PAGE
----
Peter John McLean
South of the Border, West of the Sun by Haruki Murakami (Reviews)
A few days ago I picked up South of the Border, West of the Sun. It was one of the only Murakami novels that I hadn’t read yet and I felt it was time to crack it open. I sat down at around seven at night to read it and six hours later collapsed into bed, having stayed up hours later than I planned to read the entire book in a sitting.
It’s a short book, only about two hundred and ten pages, so it is truly readable in a sitting (even easier for people who aren’t very slow readers like I am). It also is the kind of book that offers great value to anyone willing to sit down and read it front to back. It’s just that kind of book; it has a tighter story line than most Murakami books and really centers on a boy and a girl who lose each other during adolescence and find each other again, years later, as adults.
This isn’t the first time Murakami has written this concept. His short story, On Seeing the 100% Perfect Girl One Beautiful April Morning is essentially the same concept. So is 1Q84. It’s clearly an idea that Murakami enjoys playing with, especially as he seems so talented at applying his already dreamlike writing to distant lovers.
However, South of the Border, West of the Sun differs significantly from the two other times he’s written like this; this time the story is about the conflict that the protagonist, Hajime, faces dealing with his love for Shimamoto (his childhood best friend and a girl he still loves deeply) while being married with two young daughters.
He has built a successful life with two jazz bars, a family, a condo, and a couple of European cars to drive around. He has all the things a person needs to feel complete…in theory.
The book is about Hajime’s relationship with Shimamoto, how she spontaneously shows up at his bars on rainy nights to smoke cigarettes, drink cocktails, and talk to him. She won’t tell him anything about her life, whether she is married, where her money comes from, or anything else. Hajime, resigned to this, simply talks to her, shares from his own life, and even lies to his wife to go visit a river with Shimamoto.
In typical Murakami fashion there is an almost surgically selected collection of music that defines moods, phases, and the temperament of the characters. This includes the vinyl records Shimamoto and Hajime play when they are kids in her house to the music that the jazz piano trio play while Hajime is at the bar.
Music has always been an integral part of Murakami’s novels and “South of the Border” (a song by Nat King Cole) makes this book yet another Murakami titled after music (like Norwegian Wood and Dance Dance Dance).
I love this book. It’s easily one of my favorite Murakami novels (though I say that a lot) and it is quieter and more concise than most of his works. Unlike books like Dance Dance Dance, Kafka on the Shore, Norwegian Wood, 1Q84, and many others, this book is very to the point. Every conversation, every scene, every sentence feels completely necessary. The usually wandering style of Murakami—which many of us fanboys and fangirls love—is actually not present this time. Instead the book tracks Hajime’s life and every event in it seems to be necessary to appreciating his burdens.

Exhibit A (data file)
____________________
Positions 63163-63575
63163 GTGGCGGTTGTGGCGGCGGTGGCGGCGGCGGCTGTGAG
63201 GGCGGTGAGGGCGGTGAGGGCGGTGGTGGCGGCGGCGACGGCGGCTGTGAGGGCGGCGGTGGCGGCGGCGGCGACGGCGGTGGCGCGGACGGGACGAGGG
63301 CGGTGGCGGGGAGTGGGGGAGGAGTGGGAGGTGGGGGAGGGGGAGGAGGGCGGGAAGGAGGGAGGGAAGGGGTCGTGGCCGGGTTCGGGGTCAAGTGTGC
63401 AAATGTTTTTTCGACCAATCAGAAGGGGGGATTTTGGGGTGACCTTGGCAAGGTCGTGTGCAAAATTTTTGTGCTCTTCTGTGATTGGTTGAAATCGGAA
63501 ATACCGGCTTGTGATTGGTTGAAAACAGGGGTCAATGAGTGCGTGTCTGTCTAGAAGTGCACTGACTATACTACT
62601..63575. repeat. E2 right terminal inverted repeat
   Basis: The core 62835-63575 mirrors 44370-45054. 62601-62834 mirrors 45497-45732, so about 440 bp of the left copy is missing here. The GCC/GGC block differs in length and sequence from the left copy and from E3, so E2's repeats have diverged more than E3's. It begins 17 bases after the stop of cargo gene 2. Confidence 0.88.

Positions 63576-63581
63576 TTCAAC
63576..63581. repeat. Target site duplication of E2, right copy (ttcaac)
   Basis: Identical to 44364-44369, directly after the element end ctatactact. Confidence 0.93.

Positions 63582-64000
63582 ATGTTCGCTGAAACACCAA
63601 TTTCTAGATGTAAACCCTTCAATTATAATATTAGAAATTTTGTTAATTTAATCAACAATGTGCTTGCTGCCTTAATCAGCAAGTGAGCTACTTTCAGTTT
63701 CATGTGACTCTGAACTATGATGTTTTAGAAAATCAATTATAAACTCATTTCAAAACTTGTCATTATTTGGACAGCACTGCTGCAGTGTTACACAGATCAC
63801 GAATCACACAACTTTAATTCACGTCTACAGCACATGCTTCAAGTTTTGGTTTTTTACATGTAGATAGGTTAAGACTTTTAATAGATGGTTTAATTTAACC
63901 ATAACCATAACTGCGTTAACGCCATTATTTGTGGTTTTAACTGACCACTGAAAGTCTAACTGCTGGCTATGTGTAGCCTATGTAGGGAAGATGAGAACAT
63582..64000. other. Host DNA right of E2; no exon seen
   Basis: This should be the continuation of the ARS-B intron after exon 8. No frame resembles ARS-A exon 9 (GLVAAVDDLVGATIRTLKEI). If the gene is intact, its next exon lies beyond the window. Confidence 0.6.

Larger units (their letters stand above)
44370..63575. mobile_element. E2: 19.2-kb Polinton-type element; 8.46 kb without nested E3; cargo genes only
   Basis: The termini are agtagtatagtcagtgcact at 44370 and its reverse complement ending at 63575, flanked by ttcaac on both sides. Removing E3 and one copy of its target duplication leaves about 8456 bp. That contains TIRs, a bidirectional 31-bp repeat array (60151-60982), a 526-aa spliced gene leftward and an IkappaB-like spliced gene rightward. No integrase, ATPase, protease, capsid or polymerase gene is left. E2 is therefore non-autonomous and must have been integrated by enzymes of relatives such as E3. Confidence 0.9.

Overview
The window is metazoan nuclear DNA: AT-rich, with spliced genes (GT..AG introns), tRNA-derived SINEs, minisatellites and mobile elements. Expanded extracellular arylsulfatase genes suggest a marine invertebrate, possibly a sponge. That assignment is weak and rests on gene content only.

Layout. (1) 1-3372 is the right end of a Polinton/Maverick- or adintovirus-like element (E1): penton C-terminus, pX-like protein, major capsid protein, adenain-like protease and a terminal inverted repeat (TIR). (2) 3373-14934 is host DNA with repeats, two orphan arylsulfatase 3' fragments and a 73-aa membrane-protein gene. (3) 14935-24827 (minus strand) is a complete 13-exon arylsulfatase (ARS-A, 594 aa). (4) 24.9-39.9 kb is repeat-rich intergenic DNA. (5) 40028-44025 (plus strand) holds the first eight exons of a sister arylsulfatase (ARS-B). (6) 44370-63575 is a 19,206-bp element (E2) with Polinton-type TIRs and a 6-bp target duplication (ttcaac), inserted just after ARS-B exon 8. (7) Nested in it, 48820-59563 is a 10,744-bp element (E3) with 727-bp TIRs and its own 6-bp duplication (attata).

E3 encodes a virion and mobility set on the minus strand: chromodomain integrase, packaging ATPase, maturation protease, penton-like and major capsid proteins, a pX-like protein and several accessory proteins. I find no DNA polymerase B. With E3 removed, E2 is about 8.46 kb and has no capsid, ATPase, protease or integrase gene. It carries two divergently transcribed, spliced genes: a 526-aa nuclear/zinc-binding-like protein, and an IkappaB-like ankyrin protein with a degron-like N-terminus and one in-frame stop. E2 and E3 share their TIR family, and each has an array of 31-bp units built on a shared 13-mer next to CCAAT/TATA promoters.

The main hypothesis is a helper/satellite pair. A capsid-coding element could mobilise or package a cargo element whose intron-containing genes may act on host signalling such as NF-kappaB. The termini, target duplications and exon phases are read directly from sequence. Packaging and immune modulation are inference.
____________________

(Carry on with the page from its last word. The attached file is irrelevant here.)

There is a subplot about Yukiko, a girl who Hajime dated when he was in high school, and how he destroyed her by sleeping with her cousin. This simple story about Yukiko and Hajime defines the essence of the whole book, as it shows how Hajime, simply by following his emotional and sexual desires, is capable of destroying other people. He mentions it openly, stating,
I should have learned many things from that experience, but when I look back on it, all I gained was one single, undeniable fact. That ultimately I am a person who can do evil. I never consciously tried to hurt anyone, yet good intentions notwithstanding, when necessity demanded, I could become completely self-centered, even cruel. I was the kind of person who could, using some plausible excuse, inflict on a person I cared for a wound that would never heal
Even earlier, still regarding Yukiko, he warms the reader up to this crucial theme,
But I didn’t understand then. That I could hurt someone so badly she would never recover. That a person can, just by living, damage another human being beyond repair.
There are many other recurring themes within the work, including the routine use of the phrase “castles in the air” as a way of exploring how his life is filled with things he decides he want, which then manifest. This is firmly planted in the reality of his life i.e. designing his bar, but obviously reminds the reader of how he’s chasing his love for Shimamoto even though he’s married.
Even when Shimamoto ghosts him for a number of weeks he copes by focusing on his other “castle in the air”, the bar, saying,
Even castles in the sky can do with a fresh coat of paint.
The relatively obvious implication here is that, while he’s remodeling his bar, he’s really reevaluating his entire life and all of the choices he’s made.
There are more examples of imagery in his writing used to explore the concepts that pervade the text. He talks about how there are many things in life that cannot be undone or redone and therefore all other aspects of life follow as a result of them.
The permanence of one’s actions deepens the consequences of Hajime and Shimamoto’s relationship, as everything Hajime does with her is at the expense of a family and a life he has already created.
The book is great and I highly recommend it to Murakami fans and also probably to people who have never read a Murakami book before. And for readers new to Murakami, I think it’s a reasonable starting place, though some of the quieter themes may go unnoticed to someone who isn’t familiar with how Murakami uses dreams, dialogue, and other mechanisms to deepen his writing.